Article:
By structuring their mentoring program with diversity training goals in mind, the organization can meet some diversity goals, even though the mentoring program was not explicitly about diversity and inclusion. In addition to mentorship programs, you can embed diversity training to affinity groups, talent development plans, and recruitment and retention processes.
6. Use diversity training activities in team meetings
Having some of these activities as a part of team-building meetings can help employees embrace diversity training as a regular part of their professional work and personal development. There are 2 common diversity training activities that organizations can use to get across the vital lessons of diversity to the employees during meetings, including:
These activities aim to make participants see things from the perspective of someone from a different group of people (Harvard Business Review). While the Harvard example asked people to write a few sentences imagining the distinct challenges a minority might face, this kind of activity could also be done through role-playing. By making employees walk a mile in someone else’s proverbial shoes, employers can increase the employee’s awareness and sensitivity to the issues faced by others.
“Don’t judge a man until you’ve walked a mile in his shoes.”
Addressing Stereotypes activities
One example of this is the “I am ___, but I am not___” activity. An example given in the MIT paper was:
“I am Asian, but I am not good at math.”
The goal of this activity is to let participants “claim some of their own identities and dispel stereotypes other people may believe exist about the group.” In other words, this activity lets employees assert specific aspects of their identities to others while confronting stereotypes so everyone involved can get to know one another. One side benefit of this activity is that it can tell team leaders a lot about how employees think others perceive them—which can be an invaluable insight for making those employees feel more welcome in the larger group.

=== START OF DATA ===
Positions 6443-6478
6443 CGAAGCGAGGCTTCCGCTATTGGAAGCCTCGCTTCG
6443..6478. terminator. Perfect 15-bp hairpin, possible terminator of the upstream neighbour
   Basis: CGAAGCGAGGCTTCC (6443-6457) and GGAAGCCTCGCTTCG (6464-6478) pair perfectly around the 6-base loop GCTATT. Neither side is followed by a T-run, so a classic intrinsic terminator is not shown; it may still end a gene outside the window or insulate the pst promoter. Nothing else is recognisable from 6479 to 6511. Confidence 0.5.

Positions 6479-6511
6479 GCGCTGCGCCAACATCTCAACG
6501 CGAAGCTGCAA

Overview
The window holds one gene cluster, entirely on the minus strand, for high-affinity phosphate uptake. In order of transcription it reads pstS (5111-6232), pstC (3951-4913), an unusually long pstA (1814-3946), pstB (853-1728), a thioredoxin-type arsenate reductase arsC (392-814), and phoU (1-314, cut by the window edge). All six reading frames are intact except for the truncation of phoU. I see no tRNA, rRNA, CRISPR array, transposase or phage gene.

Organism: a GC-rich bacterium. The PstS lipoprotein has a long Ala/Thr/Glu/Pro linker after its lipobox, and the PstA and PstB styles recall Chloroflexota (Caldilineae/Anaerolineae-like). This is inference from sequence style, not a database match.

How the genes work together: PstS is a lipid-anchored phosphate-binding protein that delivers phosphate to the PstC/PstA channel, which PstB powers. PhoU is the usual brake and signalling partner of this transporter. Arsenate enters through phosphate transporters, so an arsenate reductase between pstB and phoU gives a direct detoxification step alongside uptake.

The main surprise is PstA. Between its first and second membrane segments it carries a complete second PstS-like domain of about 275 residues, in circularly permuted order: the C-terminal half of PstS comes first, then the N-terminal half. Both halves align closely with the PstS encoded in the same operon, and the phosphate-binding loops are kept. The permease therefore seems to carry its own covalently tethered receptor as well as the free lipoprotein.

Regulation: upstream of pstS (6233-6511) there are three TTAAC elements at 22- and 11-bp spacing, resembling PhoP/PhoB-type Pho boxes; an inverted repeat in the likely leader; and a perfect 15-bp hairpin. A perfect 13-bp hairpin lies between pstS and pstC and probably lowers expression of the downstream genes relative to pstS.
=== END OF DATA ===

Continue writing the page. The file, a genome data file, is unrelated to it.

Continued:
7. Make diversity training a part of your company’s onboarding process and mission statement
Part of the reason Google is so successful at attracting and hiring a diverse pool of candidates is that they focus strongly on creating diversity-focused hiring paths for new applicants. By making diversity and inclusion a part of the company culture from day one of every employee’s time with the company, Google helps to ensure that every employee is on the same page when it comes to the importance of diversity to the company. This indeed makes it easier to introduce diversity training programs and have them be seen as an ordinary part of the company’s day-to-day activities.
8. Measure training efficacy
“All too often, training is conducted but not evaluated.”
Failure to measure can doom well-intentioned efforts. Without evidence for the value of training, leaders may not be persuaded to continue paying for it. Besides, an evaluation taking place after the training can ensure continuous training improvement by adapting to the results from these assessments and curating the ongoing training experience to your audience’s success.
In conclusion, introducing a diversity training program to your employees can be an enormous challenge, but it is well worth the effort to create a welcoming environment that encourages everyone to participate.